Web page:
What I Learned About Crowdfunding

I did a really fun campaign from June 23 to July 23 this year to fund my first book tour with EPIC FAIL super win, and to share music and research on the theme of DIY–a passion of mine. It even involves a DIY vinyl doll!

While I did not reach full funding, I feel the campaign was a success, and I was able to fund travel for a limited version of the tour and make great strides with my project! (More details soon, here on the blog!)

Can I just say, this was a very exciting, scary and fun experience. I used the platform Indiegogo, and I had the great fortune of working with a campaign advisor. I laughed. I cried. I wanted to quit doing it about a thousand times. Still, I'd recommend this to any passionate person needing to fund a small project.

The whole campaign is archived here, if you'd like to check out my pitch and page!

This post actually turned out to be eleven pages long, so what you see here is a simple outlined list. If you'd like to download the full article for your reader or to print out, you can do so here: PDF  ePub

So, without further ado, let me share with you the bulleted list of 16 things I learned about crowdfunding!

1. Doing it right is a part to full time job, and your boss is the public.

  • Doing the campaign itself is going to take up 5 to 10 hours a week
  • Plan to adjust that and carve out a slice of time for the success of your project.

2. Research the best platform for you, and use the tools they provide on their site.

  • Kickstarter - popular, all or nothing
  • Indiegogo - international, flexible
  • Rocket Hub - fresh, great for businesses

3. Make your project scalable, if you choose flexible funding versus all-or-nothing.

  • You will want to map out a plan for what you will do to complete the project if you don't get fully funded.
  • Be prepared to do some extra writing and explaining, since people will be curious how you'll handle it.

4. When choosing project scope, know: campaigning is a lifestyle (at least for a while!)

  • You’ll stay in touch with your funders beyond even the completion of the project. They are part of fabric of what you're doing.

5. Get a team. Preferably made up of superheroes.

  • At a minimum, round up a few people you trust to be accountability partners.
  • Actually delegate.
  • Tell people to re-post your site using the platform's preferred tools. 

6. Organize beyond the pitch page. Consistency is crazy important.

  • Break everything into little chunks, then try to do a little every day.

7. Pictures, Videos, Audio & Text.

  • When you’re asking for something, try not to make people read a lot.
  • Distill what you're saying into graphics.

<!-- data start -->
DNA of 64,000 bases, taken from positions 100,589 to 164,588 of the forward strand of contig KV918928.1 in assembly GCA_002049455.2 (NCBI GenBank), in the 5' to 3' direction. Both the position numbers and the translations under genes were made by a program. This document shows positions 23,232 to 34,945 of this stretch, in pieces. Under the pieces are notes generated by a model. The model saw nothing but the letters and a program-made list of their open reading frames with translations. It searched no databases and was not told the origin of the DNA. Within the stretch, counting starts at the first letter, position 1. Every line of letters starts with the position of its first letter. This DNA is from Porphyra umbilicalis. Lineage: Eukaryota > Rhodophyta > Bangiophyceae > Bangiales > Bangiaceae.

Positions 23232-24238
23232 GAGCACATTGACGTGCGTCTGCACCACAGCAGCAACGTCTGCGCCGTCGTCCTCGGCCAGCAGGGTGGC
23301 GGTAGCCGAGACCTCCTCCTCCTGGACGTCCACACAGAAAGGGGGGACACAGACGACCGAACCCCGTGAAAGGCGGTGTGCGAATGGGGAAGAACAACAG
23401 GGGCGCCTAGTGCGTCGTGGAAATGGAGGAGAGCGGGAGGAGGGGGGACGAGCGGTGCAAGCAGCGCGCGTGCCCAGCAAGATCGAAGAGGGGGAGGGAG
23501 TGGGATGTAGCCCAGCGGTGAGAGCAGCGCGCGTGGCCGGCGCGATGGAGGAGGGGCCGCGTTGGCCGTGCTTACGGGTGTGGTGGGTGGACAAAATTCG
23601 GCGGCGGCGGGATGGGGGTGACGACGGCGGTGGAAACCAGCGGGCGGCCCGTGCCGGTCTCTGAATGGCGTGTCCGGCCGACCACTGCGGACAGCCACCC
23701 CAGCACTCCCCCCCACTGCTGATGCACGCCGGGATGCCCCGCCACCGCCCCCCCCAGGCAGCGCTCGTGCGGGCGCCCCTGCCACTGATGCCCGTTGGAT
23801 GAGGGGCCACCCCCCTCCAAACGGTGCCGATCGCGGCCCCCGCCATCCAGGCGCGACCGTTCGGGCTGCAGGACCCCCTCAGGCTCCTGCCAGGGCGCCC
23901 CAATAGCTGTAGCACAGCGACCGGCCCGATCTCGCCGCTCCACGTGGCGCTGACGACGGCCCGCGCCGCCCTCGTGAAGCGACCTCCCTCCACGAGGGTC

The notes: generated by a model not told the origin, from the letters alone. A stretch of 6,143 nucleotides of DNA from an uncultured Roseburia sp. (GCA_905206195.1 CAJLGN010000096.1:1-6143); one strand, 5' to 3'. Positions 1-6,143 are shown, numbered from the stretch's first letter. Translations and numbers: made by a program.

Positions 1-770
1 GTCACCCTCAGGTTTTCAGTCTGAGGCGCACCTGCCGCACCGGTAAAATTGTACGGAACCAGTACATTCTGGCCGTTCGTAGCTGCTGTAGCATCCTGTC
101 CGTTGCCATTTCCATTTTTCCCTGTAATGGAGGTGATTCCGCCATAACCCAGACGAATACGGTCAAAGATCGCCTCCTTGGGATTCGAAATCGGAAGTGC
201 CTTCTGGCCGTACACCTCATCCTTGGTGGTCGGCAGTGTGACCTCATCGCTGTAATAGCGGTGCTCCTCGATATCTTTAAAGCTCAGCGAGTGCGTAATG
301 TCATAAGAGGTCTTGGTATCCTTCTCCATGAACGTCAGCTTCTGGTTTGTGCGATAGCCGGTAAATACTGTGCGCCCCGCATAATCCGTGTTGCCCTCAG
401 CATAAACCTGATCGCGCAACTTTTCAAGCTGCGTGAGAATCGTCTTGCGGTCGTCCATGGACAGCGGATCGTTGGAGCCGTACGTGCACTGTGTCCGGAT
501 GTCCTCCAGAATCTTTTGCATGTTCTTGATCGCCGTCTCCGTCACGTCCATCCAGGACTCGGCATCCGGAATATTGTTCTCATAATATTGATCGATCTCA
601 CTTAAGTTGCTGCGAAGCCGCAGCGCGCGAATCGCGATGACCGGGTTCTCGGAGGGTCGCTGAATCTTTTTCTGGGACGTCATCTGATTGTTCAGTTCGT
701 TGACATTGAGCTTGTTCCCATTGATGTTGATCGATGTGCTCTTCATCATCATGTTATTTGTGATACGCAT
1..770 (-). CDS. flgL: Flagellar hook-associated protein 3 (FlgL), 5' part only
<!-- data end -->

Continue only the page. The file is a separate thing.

• Watch other people's pitch videos. 
  • Use the free and available resources you have on your computer and online. 
  • Make it fun or compelling as possible ...don't be afraid to show personality! 

Download the full article for free here!  PDF  ePub

8. You will definitely be asked to “sell” the concept.

  • Come up with a simplified one or two sentence explanation of the pitch. 
  • Print cards out that have the info on it, keep them on you. 
  • Know the answers to questions you might get. 
  • Don’t let it get to you.  
  • Just be yourself and ask people to get involved. 

9. Pick a money goal that is honest & fair to you.

  • If your project is going to cost 5K to complete, you sort of have to ask for 5K
  • Don't look at perk pricing from your own financial standpoint - think about the value of the perk and the amount you need to raise

10. Be prepared for rejection, criticism, and technical difficulties.

  • Read all the rules and regulations completely! 
  • Understand when people tell you no.

11. It helps to build Social Media presence & momentum before the campaign starts.

  • Get your follower numbers up as much as possible. Social is the fastest way to spread the word.
  • Make it easy for people to re-post by filling in the blanks for them. 
  • Be aware of how your social is connected to avoid bombarding people with the same posts. 
  • Put your campaign link in EVERYTHING. 

12. Don’t include stuff you will hate doing in the perks or project.

  • Be personal and sincere in the perks.
  • Be realistic in your ability to create or more importantly mail the perks. 
  • Calculate not just cost, but time when you set up the project.

13. Be a communications champion.

  • Use the phone.
  • Take time to visit people.  
  • After the campaign wraps, keep communicating and updating. 

14. When funding closes, it’s just the beginning.

  • Schedule a couple of weeks of rest time between the campaign end date and the start of the project.
  • Be prepared for the adjustment from "campaign mode" to "project mode".

15. Make the most of what you have received.

  • If you received all of your goal, do all of your project!
  • If you received a portion with flexible funding, then get excited about the portion of the goal that you CAN do! This is when your work in planning a fall-back budget will pay off. 
  • If you did not hit goal or receive funds, use the experience for all it's worth... write out what you think went wrong, and how you could do better. Revamp, and try again! If crowdfunding is not for you, then you can at least say you tried it! 

16. Take time to reflect and be thankful.

  • Carve out ten minutes at the beginning or end of every day to do this. It will pay off.
  • Thank people on your social networks as comments, shares and contributions come in. It's easier, and helps remind you why you're doing all the hard work.

Serena Andrews

Good luck, and feel free to reach out to me as always with any comments, questions or conversations! All my social links listed here on the site!

Download the full article for free here!  PDF  ePub